Having an outdated will
Wills are drafted in line with your financial and relationship status at a moment in time. Flash forward a decade or two and what was a sensible will can result in unintended consequences. There are enumerable changes that would justify an update or redrafting of a will, but here are a few examples.
A large charitable bequest is named in dollar terms with the estate residue directed to family. At the time of drafting, if the person’s estate is worth $2 million and the bequest is for $500,000 that might be reasonable. Over time, if the value of the estate declines as the person uses their capital in retirement, they may pass away with an estate valued at less than the bequest. In this case, the family members would receive no benefit. Estate litigation could result. Charities are known to get involved in Estate Litigation to secure bequests, so don’t assume that they are pushovers.
Children often experience different degrees of financial success/hardship over time. A will that distributes an estate equally, may not be desirable in this scenario.
The optimal choice for a guardian for minor children may also evolve over time and should be reflected in an updated will.
The suitability of named executors can also change over time.
Ignoring tax implications
Although there is no estate tax in Canada, significant taxation can occur at death. These taxes result from the “deemed disposition” rule wherein CRA considers all of your assets “sold” on the day prior to your death. Unless you designate your spouse as beneficiary of any registered plans and other appreciated assets, taxation will result. If taxation is not considered, unintended consequences can result. We will deal with this in a future post.
Taking the time and spending the money to have a well developed estate plan is a gift that you give your survivors. Leaving an untidy estate for your mourning loved ones to deal with is easily avoidable. It is one of those tasks that falls to the bottom of the to do list, but when complete results in a sense of accomplishment and peace of mind.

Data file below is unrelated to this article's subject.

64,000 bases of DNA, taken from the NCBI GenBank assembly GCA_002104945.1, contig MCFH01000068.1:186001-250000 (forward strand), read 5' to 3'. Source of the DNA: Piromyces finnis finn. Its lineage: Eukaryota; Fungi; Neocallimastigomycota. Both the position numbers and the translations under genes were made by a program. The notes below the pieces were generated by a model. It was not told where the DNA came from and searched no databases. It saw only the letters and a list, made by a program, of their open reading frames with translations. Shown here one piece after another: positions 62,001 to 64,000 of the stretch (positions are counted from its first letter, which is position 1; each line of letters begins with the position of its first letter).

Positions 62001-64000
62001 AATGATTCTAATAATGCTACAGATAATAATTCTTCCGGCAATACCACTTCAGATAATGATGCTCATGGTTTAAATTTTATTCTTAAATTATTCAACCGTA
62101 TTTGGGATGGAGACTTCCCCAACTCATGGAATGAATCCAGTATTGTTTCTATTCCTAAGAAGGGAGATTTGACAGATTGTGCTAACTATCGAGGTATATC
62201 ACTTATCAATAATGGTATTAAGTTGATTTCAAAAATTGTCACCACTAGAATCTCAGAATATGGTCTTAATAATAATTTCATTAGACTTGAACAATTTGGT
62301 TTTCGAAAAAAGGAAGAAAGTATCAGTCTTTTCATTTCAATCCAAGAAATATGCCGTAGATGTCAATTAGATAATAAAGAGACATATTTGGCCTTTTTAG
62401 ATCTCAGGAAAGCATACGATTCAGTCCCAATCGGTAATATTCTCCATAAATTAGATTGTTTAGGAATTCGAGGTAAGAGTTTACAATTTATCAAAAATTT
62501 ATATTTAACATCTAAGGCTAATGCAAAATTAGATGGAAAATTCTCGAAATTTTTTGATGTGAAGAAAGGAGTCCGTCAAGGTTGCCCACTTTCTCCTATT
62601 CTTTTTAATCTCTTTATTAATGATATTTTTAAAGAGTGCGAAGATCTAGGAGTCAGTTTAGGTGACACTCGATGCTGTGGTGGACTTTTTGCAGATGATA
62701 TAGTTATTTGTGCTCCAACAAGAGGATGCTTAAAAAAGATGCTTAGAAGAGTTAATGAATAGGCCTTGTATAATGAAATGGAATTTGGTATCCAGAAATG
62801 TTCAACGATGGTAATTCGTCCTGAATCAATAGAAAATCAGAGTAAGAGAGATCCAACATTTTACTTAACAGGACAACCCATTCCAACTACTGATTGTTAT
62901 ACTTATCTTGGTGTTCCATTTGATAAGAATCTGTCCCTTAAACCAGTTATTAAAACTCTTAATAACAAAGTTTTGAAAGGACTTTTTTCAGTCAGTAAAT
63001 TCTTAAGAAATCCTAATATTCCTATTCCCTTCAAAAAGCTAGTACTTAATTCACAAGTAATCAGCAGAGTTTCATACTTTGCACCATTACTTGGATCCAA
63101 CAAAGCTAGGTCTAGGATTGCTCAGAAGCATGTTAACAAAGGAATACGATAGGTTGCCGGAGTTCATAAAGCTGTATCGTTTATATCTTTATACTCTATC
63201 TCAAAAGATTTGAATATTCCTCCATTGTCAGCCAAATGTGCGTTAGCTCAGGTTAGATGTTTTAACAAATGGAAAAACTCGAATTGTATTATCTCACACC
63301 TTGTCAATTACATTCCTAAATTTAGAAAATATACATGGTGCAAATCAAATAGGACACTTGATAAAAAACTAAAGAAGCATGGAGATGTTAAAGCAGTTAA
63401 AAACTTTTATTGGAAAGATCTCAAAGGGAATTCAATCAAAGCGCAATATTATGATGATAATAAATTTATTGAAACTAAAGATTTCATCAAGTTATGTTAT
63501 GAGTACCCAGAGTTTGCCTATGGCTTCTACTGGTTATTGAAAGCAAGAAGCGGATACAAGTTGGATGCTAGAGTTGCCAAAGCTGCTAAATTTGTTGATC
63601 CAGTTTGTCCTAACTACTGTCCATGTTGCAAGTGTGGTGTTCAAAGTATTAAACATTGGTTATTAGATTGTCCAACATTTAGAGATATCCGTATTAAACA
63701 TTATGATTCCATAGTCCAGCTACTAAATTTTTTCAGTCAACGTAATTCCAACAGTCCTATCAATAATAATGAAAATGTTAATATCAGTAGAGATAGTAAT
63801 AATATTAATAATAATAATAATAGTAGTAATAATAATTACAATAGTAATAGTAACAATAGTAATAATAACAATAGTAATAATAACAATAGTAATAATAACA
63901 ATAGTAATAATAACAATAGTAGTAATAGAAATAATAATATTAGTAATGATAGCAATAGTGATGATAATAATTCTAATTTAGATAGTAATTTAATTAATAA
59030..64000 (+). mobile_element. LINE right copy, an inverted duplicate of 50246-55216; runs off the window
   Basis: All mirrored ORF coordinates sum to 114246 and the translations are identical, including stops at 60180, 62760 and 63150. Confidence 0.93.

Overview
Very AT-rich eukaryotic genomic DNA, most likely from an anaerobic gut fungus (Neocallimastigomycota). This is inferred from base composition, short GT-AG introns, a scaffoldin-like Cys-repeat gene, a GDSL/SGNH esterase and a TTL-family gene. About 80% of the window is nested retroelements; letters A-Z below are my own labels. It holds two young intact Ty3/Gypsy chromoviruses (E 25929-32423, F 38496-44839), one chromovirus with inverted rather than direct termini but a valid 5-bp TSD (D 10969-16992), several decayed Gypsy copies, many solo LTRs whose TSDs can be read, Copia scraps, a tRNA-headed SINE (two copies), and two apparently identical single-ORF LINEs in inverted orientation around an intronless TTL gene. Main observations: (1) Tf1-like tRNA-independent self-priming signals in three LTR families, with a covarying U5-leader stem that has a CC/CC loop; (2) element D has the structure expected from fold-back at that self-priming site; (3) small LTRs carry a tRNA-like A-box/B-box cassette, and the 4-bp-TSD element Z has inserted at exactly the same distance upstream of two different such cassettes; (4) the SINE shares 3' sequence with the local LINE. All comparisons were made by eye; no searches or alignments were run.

This information is not to be construed as legal advice. If legal assistance is required, the service of a competent professional should be sought.
Those who have agreed to act as a Power of Attorney for property may be subject to additional reporting requirements in the future. If the proposed amendments to the Substitute Decisions Act under Bill 9 get passed, POAs for property will have additional obligations. Bill 9 received first reading in February 2013.
The legislation would require an attorney an attorney under a continuing power of attorney for property to make an annual accounting to the Public Guardian and Trustees Office (PGT) or where requested by the grantor. It is still unclear as to the nature of the reporting, but it would likely include the grantor’s assets, liabilities and the amount of compensation taken by the attorney.
The legislation also proposes to establish a formal registry of attorneys for both property and personal care.
It will be interesting to see how onerous the reporting obligations are and whether there will be a surge in attorneys no longer wishing to take on the role. Unless the changes are communicated directly to those named as POAs, I don’t anticipate any mass exodus. Should the additional reporting become more broadly understood, some POAs may ask the grantor to find an alternate.
Those who are unable to find someone willing to be their primary or alternate Power of Attorney for property will rely on the services of the PGT. The PGT could find itself strained under the growing demand and would need to increase staff (which would require more tax dollars). Should the dollars not be available, service would eventually be compromised.
Stay tuned here for updates as they become available.
This information is not to be construed as legal advice. If legal assistance is required, the service of a competent professional should be sought. Feel free to refer to Our Network page for recommended professionals.
You’ve heard of High Frequency Trading (HFT) but have you seen it?